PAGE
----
A: The Leafs have high hopes for Hayes, a 6-foot-3 winger that many had ranked as a high first rounder last June before his rating plummeted. He’s got six goals in 13 games for Boston College and was named yesterday to the selection camp of Team USA for the upcoming world junior championships. We’ll see if he makes it. As far as the Leafs, you’d have to believe they’d leave him in college for at least two more seasons, then give him at least one year with the Marlies. So he’s at least 3-4 years away.
Stefanovich is a point-per-game player for the Quebec Rempart juniors, while Flaake is a winger in the German league for Cologne. Their futures as Leafs would be anyone’s guess, and it’s way too early to tell if either will even be able to play for the Marlies down the road.
Q: With the economy in the dumper and continuing to spiral down, there's been a lot of water-cooler talk about what happens next year when the salary cap goes down. So the question is, does the CBA state that if the cap goes down, all salaries will be reduced accordingly based on the % that it drops? Or will there be many players without jobs next year because of all the long term high dollar contracts that have been given out in the past few years will now eat up the majority of teams salary space?
Steve Hukari, Burlington, Ont.
A: Without getting too complicated, it’s the second scenario that would be true. If the cap goes down, it doesn’t affect individual salaries, but it would impact the cap space of individual teams. Right now, the Leafs are about $9 million below the $56.7 million cap. If it falls to, say, $52 million, they’d be about $3 million below, but individual salaries would remain the same. Players would only be affected on an individual basis by how much they would have to give back to the league in escrow payments if overall player costs exceed a certain percentage of league revenues. If those revenues are plummeting and salary costs remain static, well, it’s not hard to figure out that the players are going to be writing some cheques to Gary Bettman.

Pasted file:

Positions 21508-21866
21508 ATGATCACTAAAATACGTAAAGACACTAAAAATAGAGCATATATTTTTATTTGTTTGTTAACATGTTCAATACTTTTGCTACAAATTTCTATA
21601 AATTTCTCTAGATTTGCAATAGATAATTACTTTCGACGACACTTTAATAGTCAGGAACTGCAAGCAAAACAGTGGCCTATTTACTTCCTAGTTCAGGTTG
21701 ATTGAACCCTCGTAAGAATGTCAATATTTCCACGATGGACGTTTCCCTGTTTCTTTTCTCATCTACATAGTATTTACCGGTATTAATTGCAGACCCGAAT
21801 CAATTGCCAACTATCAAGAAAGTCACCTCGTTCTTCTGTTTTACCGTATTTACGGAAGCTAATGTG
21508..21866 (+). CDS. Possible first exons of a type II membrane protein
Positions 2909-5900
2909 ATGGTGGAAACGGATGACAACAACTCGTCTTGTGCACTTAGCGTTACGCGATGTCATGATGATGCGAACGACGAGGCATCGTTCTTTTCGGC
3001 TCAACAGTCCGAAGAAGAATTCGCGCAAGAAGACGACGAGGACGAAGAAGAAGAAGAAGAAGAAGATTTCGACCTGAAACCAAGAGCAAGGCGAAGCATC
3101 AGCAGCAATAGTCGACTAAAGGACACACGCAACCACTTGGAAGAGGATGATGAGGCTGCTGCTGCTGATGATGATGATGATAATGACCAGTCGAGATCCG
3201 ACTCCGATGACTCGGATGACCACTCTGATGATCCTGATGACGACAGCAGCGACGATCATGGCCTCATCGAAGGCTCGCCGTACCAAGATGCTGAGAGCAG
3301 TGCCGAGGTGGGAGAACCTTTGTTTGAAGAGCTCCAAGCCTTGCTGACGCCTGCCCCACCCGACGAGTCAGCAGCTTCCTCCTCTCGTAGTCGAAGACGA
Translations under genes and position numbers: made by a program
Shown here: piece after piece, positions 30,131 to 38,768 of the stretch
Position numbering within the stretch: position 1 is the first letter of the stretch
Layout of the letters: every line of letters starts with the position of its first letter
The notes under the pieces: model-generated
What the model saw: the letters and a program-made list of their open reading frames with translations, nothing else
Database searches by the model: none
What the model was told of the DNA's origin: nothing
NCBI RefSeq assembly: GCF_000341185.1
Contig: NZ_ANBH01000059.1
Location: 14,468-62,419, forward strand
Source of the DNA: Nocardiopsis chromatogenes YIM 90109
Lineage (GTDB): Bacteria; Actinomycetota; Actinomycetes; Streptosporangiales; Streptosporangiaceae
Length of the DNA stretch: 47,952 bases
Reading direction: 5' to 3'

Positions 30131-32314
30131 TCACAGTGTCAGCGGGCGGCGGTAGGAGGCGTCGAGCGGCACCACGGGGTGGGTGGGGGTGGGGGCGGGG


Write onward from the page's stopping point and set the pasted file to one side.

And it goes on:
Q: Hey Damien,
If the goalie is the most important position in hockey. And with Martin Brodeur about to set the all-time shutout and games one records and therefore create a case that he is the greatest ever goalie. Can we start referring to Mr. Brodeur as the greatest hockey player ever? And if he's not the best, where do you rank him both as a goalie and overall player?
Ben (not related to Brian) Burke
A: Interesting question. I don’t think you can compare goalies and skaters in a “greatest player ever” debate any more than you can compare pitchers and outfielders, or wide receivers and defensive tackles. Who was better, Terry Sawchuk or Frank Mahovlich? It’s just too difficult to compare them. That said, I agree that goalies are the most important players on any team, so it does seem strange that when you hear the best players of all-time being listed - Orr, Howe, Gretzky, Lemieux, Richard - no goalies come up. As far as Brodeur, he’s certainly one of the top 10 best to ever play, and right there with Patrick Roy and Dominik Hasek as the best of his era. If he ends up obliterating the record book, it’ll be hard to deny him the ranking as the best of his time.
Every Thursday, Damien Cox answers your questions in The Spin, only at thestar.com.